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The capability approach to economic development: its applicability to Sub-Saharan Africa

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dc.contributor.author Stevens, Jeremy
dc.date.accessioned 2008-06-20T13:46:22Z
dc.date.available 2008-06-20T13:46:22Z
dc.date.issued 2008-06-20T13:46:22Z
dc.identifier.uri http://hdl.handle.net/10210/668
dc.description.abstract The capability approach’s primary point of departure from mainstream economics may be stated simply: it perceives incomes and commodities value predominantly as instruments or means to other ends. In contrast to mainstream economics, the approach places individual freedom at the centre of its attention. Therefore, income is merely one of numerous variables that influence deprivation. The dissertation aligns itself with the capability approach to development in its conclusion that developments’ primary target ought to go beyond a study of the level of per capita incomes as it has more significant moral implication of diminished lives, agonised existences and a large percentage of premature preventable deaths. Therefore, the dissertation advocates a fundamental shift in the measures that economists utilise in their measurement of poverty. Accordingly, the dissertation suggests that the manner in which economists intellectualise the relationship between poverty and the lives that people lead requires alteration. The dissertation provides evidence, using regression analysis, that the democratic frameworks that are in place in Sub-Saharan Africa are failing to provide the negative freedoms that serve as the environment in which individual’s pursue their own conception of well-being. However, the dissertation acknowledges the constitutive and instrumental importance of democracy in the process of development. Therefore, the dissertation argues that it is the shape of democracy that has led to these results in Sub-Saharan Africa. As a repercussion, democracy remains an important ingredient in the development process. Instead of embracing the view that political freedom and, in particular, democracies failure to assist in human development is evidence of a flaw in the capability approach. The dissertation perceives the failure as an opportunity to re-evaluate the nature of democracies in Sub-Saharan Africa. Therefore, there is scope for policy makers to conceptualise and implement policies that will be able to harness the inherent strengths of democracy. en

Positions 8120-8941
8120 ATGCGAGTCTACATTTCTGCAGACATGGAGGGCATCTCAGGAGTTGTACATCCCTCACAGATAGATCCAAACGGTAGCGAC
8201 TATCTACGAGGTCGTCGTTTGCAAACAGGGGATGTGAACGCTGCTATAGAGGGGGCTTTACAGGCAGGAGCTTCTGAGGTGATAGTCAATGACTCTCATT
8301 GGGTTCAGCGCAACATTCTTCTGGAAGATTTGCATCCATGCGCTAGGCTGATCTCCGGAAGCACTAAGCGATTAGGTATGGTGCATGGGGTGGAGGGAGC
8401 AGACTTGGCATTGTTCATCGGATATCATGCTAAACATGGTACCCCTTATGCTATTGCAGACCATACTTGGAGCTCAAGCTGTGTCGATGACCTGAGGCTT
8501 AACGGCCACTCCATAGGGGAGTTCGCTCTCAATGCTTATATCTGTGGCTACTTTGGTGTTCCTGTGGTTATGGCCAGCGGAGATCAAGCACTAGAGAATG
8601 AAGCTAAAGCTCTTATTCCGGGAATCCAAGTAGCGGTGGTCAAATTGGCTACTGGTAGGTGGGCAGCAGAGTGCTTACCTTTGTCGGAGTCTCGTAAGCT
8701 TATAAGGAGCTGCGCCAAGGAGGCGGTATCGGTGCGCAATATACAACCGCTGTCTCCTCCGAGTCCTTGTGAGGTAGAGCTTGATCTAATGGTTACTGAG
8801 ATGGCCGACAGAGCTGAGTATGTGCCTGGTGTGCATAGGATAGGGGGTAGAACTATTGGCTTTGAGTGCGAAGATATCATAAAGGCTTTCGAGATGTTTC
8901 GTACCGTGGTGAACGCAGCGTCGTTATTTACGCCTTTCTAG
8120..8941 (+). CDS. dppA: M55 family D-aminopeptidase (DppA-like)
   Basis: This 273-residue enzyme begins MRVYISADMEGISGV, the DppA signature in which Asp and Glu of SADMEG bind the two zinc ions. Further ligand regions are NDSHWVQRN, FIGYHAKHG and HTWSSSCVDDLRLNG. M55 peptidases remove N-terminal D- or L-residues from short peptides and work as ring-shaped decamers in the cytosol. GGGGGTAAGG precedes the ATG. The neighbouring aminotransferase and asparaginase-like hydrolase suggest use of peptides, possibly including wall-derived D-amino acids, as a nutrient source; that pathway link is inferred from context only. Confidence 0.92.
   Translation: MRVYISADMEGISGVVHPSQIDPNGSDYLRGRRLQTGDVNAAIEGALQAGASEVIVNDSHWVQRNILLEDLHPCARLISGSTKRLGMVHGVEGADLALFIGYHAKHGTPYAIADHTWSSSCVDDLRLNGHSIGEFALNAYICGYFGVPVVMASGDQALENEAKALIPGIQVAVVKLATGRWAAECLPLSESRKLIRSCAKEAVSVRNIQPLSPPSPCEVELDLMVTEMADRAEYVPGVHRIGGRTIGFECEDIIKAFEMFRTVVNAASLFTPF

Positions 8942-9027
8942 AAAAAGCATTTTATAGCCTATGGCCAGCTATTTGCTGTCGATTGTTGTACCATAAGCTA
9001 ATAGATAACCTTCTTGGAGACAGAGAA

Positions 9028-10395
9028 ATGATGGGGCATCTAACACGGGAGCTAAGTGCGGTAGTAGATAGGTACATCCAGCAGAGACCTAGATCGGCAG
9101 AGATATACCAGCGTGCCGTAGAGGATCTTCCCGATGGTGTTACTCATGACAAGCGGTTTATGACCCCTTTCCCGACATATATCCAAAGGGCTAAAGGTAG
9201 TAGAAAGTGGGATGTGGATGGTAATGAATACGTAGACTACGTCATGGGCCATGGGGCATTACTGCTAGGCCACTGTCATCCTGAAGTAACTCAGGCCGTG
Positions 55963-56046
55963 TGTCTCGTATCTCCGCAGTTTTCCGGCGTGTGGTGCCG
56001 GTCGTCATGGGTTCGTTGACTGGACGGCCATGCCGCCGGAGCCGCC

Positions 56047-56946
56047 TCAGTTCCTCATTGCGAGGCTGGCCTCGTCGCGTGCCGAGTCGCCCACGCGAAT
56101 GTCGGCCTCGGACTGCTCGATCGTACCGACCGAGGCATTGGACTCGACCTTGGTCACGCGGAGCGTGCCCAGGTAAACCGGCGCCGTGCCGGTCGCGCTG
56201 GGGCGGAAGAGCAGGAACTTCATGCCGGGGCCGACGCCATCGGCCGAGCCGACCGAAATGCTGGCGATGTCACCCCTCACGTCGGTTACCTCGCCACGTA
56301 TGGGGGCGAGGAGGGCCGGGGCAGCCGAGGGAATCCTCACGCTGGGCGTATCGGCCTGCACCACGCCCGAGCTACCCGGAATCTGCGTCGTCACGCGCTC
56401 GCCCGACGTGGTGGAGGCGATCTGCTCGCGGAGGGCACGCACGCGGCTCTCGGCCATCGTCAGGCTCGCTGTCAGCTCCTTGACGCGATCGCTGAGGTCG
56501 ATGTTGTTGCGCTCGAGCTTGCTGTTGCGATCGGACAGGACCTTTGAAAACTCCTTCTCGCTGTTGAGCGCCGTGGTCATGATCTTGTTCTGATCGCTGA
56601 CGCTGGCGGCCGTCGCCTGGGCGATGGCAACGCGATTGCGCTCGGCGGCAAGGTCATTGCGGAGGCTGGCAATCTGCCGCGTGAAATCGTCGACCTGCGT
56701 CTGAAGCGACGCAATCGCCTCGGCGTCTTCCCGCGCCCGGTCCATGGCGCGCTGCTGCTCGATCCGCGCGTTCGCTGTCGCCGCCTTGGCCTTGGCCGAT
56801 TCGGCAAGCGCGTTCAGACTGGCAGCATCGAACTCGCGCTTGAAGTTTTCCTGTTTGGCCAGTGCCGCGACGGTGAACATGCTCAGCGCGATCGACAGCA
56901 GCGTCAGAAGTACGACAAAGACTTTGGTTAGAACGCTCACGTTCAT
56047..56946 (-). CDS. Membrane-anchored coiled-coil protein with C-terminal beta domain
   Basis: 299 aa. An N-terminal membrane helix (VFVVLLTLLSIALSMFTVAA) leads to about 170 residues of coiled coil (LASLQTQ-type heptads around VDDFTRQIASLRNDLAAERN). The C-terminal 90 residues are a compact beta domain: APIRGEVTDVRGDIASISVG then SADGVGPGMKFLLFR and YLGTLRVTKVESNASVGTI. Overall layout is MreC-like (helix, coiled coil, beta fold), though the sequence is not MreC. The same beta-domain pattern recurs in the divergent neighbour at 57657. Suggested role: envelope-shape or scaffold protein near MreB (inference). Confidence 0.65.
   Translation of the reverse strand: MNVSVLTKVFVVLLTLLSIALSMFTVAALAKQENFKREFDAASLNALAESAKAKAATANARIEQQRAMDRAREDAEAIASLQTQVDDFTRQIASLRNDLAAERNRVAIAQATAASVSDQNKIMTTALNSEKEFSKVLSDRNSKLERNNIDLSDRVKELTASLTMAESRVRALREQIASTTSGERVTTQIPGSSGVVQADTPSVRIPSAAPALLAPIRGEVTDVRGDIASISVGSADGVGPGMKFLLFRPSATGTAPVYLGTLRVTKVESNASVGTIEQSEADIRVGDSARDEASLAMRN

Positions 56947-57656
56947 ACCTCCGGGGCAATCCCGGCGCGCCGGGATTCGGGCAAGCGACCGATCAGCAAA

dc.language.iso en en
dc.subject Africa, Sub-Saharan economic policy en
dc.subject Africa, Sub-Saharan economic conditions en
dc.subject Economic development en
dc.subject Well-being en
dc.title The capability approach to economic development: its applicability to Sub-Saharan Africa en
dc.type Thesis en

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